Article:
Dr. Yumiko Yasuda
Yumiko conducts research on the governance of transboundary rivers, including the Jordan river, and Ganges-Burahmaputra river for the International Centre for Water Cooperation.
Prior to joining SIWI in 2015, she worked for the Centre for Water Law, Policy and Science at the University of Dundee, WWF and UNDP. She has over 20 years of experience working in Asia, Europe, Latin America and Africa.
She is a recipient of the Endeavour Award and Naruse Memorial Award and authored ‘Rules, Norms and NGO Advocacy Strategies: Hydropower Development on the Mekong River’ (2015, Routledge, London).
Yumiko holds a PhD from the University of Dundee in the United Kingdom and speaks English and Japanese.
Charlotte Grech-Madin holds a First-Class Honours degree in Government and International Relations from the University of Sydney, where she wrote a thesis exploring the sanctuary of water from inter-state conflict. She has a Certificate in Human Rights and Peacekeeping from the United Nations University for Peace and tutored in Government and International Relations at the University of Sydney.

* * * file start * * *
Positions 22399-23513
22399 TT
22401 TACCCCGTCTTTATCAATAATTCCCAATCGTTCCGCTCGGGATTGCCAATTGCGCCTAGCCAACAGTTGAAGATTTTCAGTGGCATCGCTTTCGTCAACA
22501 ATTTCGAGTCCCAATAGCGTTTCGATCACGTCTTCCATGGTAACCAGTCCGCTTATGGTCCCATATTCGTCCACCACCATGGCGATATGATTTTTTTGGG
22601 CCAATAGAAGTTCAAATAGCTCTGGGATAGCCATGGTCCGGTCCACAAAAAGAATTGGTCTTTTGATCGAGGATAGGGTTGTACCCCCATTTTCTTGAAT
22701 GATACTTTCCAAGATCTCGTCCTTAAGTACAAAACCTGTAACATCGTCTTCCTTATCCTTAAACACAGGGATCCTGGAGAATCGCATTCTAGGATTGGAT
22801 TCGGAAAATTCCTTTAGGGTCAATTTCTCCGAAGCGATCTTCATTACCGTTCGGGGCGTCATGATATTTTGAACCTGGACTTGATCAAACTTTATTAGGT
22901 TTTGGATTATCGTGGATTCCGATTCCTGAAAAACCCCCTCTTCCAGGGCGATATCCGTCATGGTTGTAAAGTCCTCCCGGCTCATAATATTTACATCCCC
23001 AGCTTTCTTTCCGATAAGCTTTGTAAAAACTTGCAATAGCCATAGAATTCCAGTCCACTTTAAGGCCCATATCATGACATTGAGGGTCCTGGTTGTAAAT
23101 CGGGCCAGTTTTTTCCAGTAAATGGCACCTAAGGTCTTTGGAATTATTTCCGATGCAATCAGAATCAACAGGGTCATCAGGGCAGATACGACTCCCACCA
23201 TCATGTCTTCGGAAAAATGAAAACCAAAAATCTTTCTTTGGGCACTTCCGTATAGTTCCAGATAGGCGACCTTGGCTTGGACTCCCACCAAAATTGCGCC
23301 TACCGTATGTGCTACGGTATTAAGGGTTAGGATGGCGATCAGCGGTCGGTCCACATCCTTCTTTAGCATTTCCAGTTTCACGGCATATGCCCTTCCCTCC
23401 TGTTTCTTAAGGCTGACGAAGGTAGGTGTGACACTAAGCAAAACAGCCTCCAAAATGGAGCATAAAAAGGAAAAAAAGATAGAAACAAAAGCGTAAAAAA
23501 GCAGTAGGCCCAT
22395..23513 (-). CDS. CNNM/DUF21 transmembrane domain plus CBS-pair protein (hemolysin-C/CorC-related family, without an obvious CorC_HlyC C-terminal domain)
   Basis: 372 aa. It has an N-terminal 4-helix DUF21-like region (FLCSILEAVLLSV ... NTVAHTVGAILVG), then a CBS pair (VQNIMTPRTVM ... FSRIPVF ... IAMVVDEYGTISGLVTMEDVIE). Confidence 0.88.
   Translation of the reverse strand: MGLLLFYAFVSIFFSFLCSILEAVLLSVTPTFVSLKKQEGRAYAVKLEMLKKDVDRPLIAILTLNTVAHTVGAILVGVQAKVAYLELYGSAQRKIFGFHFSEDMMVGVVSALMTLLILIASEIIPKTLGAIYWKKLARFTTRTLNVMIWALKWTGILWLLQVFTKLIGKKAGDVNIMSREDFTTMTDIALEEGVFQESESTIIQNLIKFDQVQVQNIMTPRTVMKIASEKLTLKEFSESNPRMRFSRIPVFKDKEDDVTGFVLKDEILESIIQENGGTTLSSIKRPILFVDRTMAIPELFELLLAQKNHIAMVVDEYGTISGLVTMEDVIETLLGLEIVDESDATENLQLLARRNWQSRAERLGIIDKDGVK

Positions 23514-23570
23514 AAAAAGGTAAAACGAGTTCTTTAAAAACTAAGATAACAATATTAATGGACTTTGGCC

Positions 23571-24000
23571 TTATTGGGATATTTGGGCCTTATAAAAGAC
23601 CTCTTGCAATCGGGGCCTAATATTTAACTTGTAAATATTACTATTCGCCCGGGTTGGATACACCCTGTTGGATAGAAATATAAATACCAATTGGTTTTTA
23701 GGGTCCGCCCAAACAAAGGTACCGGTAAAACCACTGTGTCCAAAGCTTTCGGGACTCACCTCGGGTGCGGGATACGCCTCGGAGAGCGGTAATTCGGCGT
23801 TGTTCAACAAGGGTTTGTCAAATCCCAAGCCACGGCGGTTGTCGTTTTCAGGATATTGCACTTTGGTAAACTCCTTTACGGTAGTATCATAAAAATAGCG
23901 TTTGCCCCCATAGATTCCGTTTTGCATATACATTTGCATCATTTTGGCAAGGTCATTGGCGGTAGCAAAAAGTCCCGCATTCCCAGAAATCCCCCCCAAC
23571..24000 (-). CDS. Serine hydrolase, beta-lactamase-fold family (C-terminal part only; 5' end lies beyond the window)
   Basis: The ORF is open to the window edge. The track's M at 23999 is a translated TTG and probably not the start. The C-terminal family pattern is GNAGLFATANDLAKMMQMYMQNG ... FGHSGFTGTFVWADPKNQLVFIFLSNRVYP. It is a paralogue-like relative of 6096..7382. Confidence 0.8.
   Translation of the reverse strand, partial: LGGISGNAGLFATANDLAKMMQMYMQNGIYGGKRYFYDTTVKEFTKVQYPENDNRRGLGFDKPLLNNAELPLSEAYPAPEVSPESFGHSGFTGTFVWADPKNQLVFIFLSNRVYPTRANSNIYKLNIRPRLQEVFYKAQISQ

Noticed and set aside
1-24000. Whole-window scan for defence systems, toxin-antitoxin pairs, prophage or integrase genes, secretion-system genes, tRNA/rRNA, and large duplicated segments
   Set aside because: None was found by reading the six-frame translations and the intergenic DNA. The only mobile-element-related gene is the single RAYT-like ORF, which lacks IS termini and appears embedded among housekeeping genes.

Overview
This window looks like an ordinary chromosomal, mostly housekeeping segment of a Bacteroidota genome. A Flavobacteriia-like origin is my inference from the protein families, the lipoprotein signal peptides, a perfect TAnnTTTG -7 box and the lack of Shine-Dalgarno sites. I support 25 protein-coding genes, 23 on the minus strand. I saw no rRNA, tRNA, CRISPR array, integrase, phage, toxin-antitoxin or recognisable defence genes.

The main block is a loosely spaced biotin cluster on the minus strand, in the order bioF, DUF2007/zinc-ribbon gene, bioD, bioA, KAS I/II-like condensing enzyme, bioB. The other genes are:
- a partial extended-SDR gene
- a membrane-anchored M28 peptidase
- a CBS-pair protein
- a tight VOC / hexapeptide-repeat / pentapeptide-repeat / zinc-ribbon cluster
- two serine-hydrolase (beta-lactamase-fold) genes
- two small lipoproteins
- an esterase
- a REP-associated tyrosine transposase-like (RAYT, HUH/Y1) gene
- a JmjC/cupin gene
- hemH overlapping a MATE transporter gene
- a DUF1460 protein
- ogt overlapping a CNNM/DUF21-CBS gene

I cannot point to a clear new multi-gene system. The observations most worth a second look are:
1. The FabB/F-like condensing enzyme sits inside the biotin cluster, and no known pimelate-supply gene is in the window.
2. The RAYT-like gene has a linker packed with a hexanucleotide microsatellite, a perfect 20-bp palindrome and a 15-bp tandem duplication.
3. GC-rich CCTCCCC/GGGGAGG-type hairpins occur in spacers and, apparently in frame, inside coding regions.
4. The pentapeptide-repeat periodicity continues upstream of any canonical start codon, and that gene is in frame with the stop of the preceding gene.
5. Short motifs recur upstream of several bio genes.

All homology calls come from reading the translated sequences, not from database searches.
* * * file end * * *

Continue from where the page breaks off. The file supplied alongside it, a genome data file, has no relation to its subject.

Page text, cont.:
Recently, Charlotte worked as a research assistant for the United States Studies Centre at the University of Sydney, and as a Visiting Scholar with the EU-funded Transworld-FP7 project at the University of Siena.
Her research interests focus on the Middle East and Southern Africa, specifically the Euphrates and Okavango River Basins.
Kyungmee Kim holds a master’s degree in Sustainable Development from Uppsala University and a Bachelor of Political Science and Business Administration.
For the past few years, she was Programme Officer for the Transboundary Water Management team at SIWI. During her graduate study, she undertook an internship for the United Nations Division for Sustainable Development.
In her master’s thesis, Kyungmee focused on Transboundary Water Management and Sustainable Development in the Mekong River Basin. Her research interests include interstate and intrastate conflicts and cooperation over water resource development including hydropower and irrigation infrastructure in Southeast Asia.
Stefan Döring holds a Master of Social Science from the Department of Peace and Conflict Research (Uppsala University). His Master’s thesis dealt with the role of resources from dams in intra-state wars. Stefan also completed a Bachelor’s degree in Political Science at the University of Rostock – a year of which was completed during a stay at Helsinki University.
Recently, Stefan worked as a research assistant at the Department of Peace and Conflict Research.
His research interests include resource and power sharing, societal effects from dam building, and energy policy.